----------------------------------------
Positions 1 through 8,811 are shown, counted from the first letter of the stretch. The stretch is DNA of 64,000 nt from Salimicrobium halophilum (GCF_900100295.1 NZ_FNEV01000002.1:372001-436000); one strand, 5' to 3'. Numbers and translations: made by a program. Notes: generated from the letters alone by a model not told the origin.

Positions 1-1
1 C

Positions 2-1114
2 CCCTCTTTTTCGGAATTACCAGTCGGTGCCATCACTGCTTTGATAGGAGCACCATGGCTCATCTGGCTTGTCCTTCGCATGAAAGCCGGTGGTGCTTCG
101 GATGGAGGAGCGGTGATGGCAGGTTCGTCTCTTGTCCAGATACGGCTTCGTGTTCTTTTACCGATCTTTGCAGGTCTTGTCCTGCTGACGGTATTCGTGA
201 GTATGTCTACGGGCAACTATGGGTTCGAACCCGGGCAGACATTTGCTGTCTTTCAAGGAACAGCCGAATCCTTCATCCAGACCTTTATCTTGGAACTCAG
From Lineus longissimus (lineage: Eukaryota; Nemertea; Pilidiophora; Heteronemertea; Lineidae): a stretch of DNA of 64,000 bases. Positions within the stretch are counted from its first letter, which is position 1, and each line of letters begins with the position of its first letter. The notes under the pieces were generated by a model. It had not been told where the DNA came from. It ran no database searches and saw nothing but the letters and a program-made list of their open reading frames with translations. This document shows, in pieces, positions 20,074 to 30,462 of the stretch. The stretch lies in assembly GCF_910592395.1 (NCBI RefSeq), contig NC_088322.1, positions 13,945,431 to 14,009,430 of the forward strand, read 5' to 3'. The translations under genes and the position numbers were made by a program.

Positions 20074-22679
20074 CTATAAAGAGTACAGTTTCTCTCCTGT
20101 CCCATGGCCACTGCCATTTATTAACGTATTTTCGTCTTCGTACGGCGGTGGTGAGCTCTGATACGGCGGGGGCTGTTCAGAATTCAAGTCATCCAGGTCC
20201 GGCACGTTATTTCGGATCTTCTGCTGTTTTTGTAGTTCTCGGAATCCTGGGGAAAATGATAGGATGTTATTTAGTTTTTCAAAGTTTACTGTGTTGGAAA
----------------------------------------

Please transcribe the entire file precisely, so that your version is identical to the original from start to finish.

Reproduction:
Positions 1 through 8,811 are shown, counted from the first letter of the stretch. The stretch is DNA of 64,000 nt from Salimicrobium halophilum (GCF_900100295.1 NZ_FNEV01000002.1:372001-436000); one strand, 5' to 3'. Numbers and translations: made by a program. Notes: generated from the letters alone by a model not told the origin.

Positions 1-1
1 C

Positions 2-1114
2 CCCTCTTTTTCGGAATTACCAGTCGGTGCCATCACTGCTTTGATAGGAGCACCATGGCTCATCTGGCTTGTCCTTCGCATGAAAGCCGGTGGTGCTTCG
101 GATGGAGGAGCGGTGATGGCAGGTTCGTCTCTTGTCCAGATACGGCTTCGTGTTCTTTTACCGATCTTTGCAGGTCTTGTCCTGCTGACGGTATTCGTGA
201 GTATGTCTACGGGCAACTATGGGTTCGAACCCGGGCAGACATTTGCTGTCTTTCAAGGAACAGCCGAATCCTTCATCCAGACCTTTATCTTGGAACTCAG
From Lineus longissimus (lineage: Eukaryota; Nemertea; Pilidiophora; Heteronemertea; Lineidae): a stretch of DNA of 64,000 bases. Positions within the stretch are counted from its first letter, which is position 1, and each line of letters begins with the position of its first letter. The notes under the pieces were generated by a model. It had not been told where the DNA came from. It ran no database searches and saw nothing but the letters and a program-made list of their open reading frames with translations. This document shows, in pieces, positions 20,074 to 30,462 of the stretch. The stretch lies in assembly GCF_910592395.1 (NCBI RefSeq), contig NC_088322.1, positions 13,945,431 to 14,009,430 of the forward strand, read 5' to 3'. The translations under genes and the position numbers were made by a program.

Positions 20074-22679
20074 CTATAAAGAGTACAGTTTCTCTCCTGT
20101 CCCATGGCCACTGCCATTTATTAACGTATTTTCGTCTTCGTACGGCGGTGGTGAGCTCTGATACGGCGGGGGCTGTTCAGAATTCAAGTCATCCAGGTCC
20201 GGCACGTTATTTCGGATCTTCTGCTGTTTTTGTAGTTCTCGGAATCCTGGGGAAAATGATAGGATGTTATTTAGTTTTTCAAAGTTTACTGTGTTGGAAA